Montana Legislature Considers Red Light Camera Ban Montana state lawmaker seeks to outlaw red light cameras.
The Montana state House Transportation Committee yesterday held a hearing on legislation designed to thwart municipal attempts to install red light cameras. The city of Bozeman had hoped to have its automated ticketing machines operational by May, but state Representative Bill Nooney (R-Missoula) wants to cut the program off before it can begin.
"An automated enforcement system designed to detect traffic violations that is attached to a traffic control device may not be used to enforce traffic laws," House Bill 531 states.
The Bozeman City Commission voted 4-1 last October to enter into a multimillion dollar agreement with an Australian firm, Redflex Traffic Systems, to set up cameras at six intersections. Under the deal, Redflex would pay for the right to issue the $135 citations in the city's name. These tickets would go to drivers who make right-hand turns on red, slide through an icy intersection during the winter and who enter an intersection a fraction of a second after the light turns red.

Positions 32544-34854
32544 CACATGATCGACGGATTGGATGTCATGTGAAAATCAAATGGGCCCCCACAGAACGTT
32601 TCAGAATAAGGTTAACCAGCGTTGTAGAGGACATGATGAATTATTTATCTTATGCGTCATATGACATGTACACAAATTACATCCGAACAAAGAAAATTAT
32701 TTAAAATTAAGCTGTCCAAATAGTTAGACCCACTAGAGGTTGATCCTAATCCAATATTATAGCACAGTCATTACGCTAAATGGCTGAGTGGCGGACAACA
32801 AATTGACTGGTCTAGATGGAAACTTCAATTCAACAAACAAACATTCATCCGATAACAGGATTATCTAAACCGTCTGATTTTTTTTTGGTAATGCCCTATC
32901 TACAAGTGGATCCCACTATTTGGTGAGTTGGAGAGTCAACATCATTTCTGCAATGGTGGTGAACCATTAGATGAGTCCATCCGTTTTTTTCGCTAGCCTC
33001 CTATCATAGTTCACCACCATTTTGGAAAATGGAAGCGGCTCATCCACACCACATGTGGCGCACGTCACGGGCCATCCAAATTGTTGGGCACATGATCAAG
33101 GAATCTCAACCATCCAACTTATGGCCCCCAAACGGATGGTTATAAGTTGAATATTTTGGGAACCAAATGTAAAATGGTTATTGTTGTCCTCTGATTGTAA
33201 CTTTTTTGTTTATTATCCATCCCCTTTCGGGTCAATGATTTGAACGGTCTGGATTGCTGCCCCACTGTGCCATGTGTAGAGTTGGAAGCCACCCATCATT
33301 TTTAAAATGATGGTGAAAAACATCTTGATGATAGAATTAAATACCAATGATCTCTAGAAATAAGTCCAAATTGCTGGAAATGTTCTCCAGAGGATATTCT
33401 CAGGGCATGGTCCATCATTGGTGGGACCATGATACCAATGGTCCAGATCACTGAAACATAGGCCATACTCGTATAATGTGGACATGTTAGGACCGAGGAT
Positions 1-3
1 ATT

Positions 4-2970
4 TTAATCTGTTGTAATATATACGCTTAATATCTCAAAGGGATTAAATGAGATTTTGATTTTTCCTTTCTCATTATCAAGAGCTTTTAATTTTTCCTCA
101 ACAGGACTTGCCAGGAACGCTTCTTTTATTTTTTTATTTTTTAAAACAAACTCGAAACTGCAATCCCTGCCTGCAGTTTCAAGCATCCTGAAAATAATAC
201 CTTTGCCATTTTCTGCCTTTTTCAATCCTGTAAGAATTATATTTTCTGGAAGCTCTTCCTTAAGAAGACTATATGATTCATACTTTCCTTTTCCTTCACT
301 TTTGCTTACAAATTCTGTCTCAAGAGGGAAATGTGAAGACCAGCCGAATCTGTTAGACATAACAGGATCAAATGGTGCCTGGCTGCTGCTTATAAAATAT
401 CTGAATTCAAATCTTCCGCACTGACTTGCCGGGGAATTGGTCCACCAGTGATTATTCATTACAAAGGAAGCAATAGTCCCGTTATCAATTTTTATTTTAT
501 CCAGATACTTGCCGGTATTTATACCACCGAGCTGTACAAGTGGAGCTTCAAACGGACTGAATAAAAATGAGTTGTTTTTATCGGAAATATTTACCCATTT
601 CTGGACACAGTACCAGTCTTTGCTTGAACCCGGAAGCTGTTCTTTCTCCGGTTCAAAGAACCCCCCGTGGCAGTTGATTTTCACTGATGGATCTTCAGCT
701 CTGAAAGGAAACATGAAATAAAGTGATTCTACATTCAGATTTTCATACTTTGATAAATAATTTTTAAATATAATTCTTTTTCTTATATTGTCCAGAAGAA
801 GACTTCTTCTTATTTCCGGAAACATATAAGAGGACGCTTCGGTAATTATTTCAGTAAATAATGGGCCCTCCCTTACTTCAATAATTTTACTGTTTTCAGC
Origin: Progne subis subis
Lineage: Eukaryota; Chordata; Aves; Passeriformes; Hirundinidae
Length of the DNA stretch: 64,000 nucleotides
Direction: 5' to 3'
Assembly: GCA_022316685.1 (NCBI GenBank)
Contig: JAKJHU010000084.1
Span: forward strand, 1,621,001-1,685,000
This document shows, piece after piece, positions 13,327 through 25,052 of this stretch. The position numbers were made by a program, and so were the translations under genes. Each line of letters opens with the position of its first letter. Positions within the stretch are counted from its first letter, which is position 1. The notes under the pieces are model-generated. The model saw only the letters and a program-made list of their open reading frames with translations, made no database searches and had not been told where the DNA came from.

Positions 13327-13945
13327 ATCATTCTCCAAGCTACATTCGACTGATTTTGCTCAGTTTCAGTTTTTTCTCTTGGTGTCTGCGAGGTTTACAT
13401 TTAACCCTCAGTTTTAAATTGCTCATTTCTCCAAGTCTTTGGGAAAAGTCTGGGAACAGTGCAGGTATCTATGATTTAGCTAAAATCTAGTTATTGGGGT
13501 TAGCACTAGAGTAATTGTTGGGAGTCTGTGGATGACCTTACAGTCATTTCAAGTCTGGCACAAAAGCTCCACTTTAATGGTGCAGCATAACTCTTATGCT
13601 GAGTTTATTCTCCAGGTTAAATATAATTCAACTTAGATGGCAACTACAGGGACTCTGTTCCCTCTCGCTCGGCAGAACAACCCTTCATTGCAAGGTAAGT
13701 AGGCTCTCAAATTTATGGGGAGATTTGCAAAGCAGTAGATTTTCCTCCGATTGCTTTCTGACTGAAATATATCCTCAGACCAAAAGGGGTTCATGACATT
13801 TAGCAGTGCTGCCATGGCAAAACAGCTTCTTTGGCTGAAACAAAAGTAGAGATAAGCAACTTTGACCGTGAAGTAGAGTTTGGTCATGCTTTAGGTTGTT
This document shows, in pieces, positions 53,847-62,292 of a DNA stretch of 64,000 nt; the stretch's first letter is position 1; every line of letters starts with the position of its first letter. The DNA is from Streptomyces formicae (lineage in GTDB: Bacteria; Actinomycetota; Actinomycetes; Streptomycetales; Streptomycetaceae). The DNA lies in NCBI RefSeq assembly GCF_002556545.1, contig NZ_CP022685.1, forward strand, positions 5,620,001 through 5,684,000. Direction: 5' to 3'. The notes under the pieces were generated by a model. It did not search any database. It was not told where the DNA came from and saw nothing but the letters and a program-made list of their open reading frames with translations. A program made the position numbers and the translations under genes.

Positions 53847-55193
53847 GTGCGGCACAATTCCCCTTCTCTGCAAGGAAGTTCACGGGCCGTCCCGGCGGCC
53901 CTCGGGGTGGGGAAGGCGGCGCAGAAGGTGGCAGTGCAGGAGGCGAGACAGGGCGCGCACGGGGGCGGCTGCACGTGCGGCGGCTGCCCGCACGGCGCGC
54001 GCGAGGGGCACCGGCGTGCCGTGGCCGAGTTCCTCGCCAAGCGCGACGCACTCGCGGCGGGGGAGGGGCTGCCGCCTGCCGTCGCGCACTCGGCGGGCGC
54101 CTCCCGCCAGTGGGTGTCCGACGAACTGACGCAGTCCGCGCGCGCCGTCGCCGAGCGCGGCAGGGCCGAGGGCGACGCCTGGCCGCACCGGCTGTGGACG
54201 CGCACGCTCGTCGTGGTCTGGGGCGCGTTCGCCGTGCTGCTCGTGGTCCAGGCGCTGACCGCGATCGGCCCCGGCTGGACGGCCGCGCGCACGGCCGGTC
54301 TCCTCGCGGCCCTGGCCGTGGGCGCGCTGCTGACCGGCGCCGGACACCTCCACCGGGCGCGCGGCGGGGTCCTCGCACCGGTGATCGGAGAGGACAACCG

After a number of independent studies began to show that the devices fail to deliver the promised safety benefit, some states moved to ban their use (view studies). Mississippi's state House voted nearly unanimously last week to ban photo ticketing. Alaska, Arkansas, Minnesota, Nebraska, Nevada, Utah, West Virginia and Wisconsin banned automated citations either through judicial or legislative action. In other cases, the public has taken matters into its own hands. Cincinnati and Steubenville, Ohio recently voted to ban speed and red light cameras. Between 1991 and 1997, voters also turned out in Batavia, Illinois; Peoria, Arizona and Anchorage, Alaska to reject photo radar.